How to draw flowers tutorial? With their simple but delicate shapes, flowers have a big challenge, with plenty of learning opportunities for artists from all levels. So we will hug our pencils and sharpen them with another drawing tutorial to draw flowers. More specifically, how to draw the modest but beautiful, such as meadow, dripping.
If you have already visited the location before, you know that we are drawing here on the journey. We are all learning. In contrast, we have funny what is usually running to draw something cool and generally learn principles when drawing on the way. We can learn along the way, take us away, and apply it too cute flower drawings .
For example, in this tutorial, we learn more about the construction of simple basic forms. We learn to add depth and get a sense of the three dimensions of the drawings. And of course, we learn more about drawing, shades, and even a small color. All this from a simple flower!
As always, we start drawing the VEY basic forms and adding from there. Remember, it’s useful to be very loose in your approach and pull from the shoulder if you do it.
You May like to Read This: The Top Ten Flowers To Increase BEE Production.
The first step:
First, we want to establish the basic form, so we vaguely sketch an oval. It should not be very accurate because it simply acts as a guideline.
Then we add another little oval in the first one. It will help us place it in the middle of the flower.
Now we will share the exterior oval in five parts of relatively equal size. (. No precision of stress here building that it is perfect ;))
(The numbers are there to illustrate my type of approach to this division: I start with a division (1-2), then I make another directly before the first (3-4), then I share the big part of the remaining in two (5) left.
By using the ovals and the placement departments, we sketch two leaves. I like to vary the leaves a little, but it is unnecessary.
(As you can see, the lines at the edges of the ILO cut an inner oval. There will be a middle center covering most of it, so I’m not concerned about the accuracy here.)
Take the third leaf that appears from behind the first. (Once again, we can vary the form a bit when we choose.)
The fourth sheet is simple because it is behind the first two and is easily pulled with a single winding line.
For the fifth and last leaf, we add a little more variation. Implementation and variations to make a beautiful organic feeling is an excellent opportunity to explore an easy way to add the coveted 3D look into our drawing.
To add more depth to our drawing, we add some details to the edges of the two nearest leaves. Two simple lines are well placed, and suddenly we feel that the flower has something concave shape.
The time to add the trunk. Using the design principle with basic forms, we start with a single line to make placement and directions.
With this management line for the management, we draw the actual stem.
We want to have something convex shape for the center of the flower. It is useful to use the design principle and a small shape similar to a hill to support us.
With this convex shape as a guide, we add Anther (small bulky things that hold pollen).
Some things that you can consider when drawing:
We randomly and not in ordinary rows. Too much structure will not look natural.
We want to draw them from form and size differently to reflect their angle and placement.
And now we have our basic sketch.
As you see, it looks a bit disordered with the still very visible guidelines. Now we could decide to continue working with our pencils. We want to collect lines and possibly use a rubber chewing gum to clean a small passage. So often, I will work if I’m just eternal or take pencil drawings that I like.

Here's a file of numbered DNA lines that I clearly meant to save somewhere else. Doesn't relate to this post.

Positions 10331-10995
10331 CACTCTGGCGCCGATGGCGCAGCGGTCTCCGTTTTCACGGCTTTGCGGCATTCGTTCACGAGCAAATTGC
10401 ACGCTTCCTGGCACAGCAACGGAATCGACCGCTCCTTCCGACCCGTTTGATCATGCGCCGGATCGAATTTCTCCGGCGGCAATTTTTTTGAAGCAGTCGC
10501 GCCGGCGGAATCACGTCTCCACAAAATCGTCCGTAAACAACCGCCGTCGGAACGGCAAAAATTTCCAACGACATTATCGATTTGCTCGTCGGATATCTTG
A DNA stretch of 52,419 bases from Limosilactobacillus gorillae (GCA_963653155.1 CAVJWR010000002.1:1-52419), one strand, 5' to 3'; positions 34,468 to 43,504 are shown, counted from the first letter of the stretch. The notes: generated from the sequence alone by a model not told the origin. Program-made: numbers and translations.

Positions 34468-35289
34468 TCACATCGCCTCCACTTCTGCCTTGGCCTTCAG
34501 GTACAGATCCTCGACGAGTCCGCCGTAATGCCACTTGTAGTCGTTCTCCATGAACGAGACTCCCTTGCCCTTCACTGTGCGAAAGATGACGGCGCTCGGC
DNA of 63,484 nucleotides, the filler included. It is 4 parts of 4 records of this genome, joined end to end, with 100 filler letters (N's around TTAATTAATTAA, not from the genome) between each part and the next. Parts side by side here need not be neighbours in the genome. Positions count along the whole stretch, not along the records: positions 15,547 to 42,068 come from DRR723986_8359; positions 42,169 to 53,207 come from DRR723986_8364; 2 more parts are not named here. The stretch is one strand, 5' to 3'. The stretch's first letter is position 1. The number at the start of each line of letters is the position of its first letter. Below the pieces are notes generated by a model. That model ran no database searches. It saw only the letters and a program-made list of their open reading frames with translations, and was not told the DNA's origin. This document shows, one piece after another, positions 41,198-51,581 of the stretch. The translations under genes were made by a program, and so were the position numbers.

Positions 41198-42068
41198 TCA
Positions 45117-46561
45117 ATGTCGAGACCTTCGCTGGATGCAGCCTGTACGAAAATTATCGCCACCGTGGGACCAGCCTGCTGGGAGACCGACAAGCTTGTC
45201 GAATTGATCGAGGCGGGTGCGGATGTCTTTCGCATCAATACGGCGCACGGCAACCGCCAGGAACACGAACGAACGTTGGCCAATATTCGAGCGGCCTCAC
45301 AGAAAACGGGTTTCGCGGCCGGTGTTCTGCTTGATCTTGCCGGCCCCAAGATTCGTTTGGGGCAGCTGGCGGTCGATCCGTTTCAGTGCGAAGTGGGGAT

Made with our Packsketch, it is time to produce the contour of the ink. We go directly into our main lines in the ink. I like to use Fineline, and my favorite is unipolar 0.3 or 0.5.
The goal of this tutorial I start in blue, but usually, I just go straight to black.
As soon as the plan is in ink, we will give up all the pencil lines below. I like to use a mixed eraser for this step, but also a regular rubber also works, just just just, then you will not tear the paper.
There are many shading forms. Today we drive with a basic cross that is one of my favorite shading shades. I think you can only get to the photos, which is relatively self-critical, but if you want to know more about the process’s thoughts, you can read the optional introduction.
We start with a series of small straight lines. We check the object’s shape by hand and try to follow this form. In this case, we pull the first set of lines from the center of the flower and emphasize the edge of the blossom with the petal. Note how the direction of these lines changes while we move from left to right in the petal. In the extreme left, they show obliquely to the left, switching to something. They change the direction to show on the far right, to the right.
It is one of the most basic principles of Crosshatching: after the object’s shape, you draw. I then do the same basic thing from another part of the object. In this case, the edge of the blower blade now shows in the direction of the center. One last thing is the actual lines. Note, as you are fixed enough at the initial end, then end and become thinner at the opposite end.
Of course, the possibilities, of course, are endless when it comes to dyeing. And if you have been a reader of the website every time, you probably know that I always encouraged and flavored ideas and flavors of your choice. So if you want to go crazy in a rage of violations and roses, I encourage you to do it!
But for my part, in the interest of keeping this tutorial as achievable as possible, I think it’s very easy. So, for this flower, we go with a very simple coloring point from 4 colors:
- A light yellow for the flower a dark yellow for shading.
- A light green for the stalk darker green for the shading.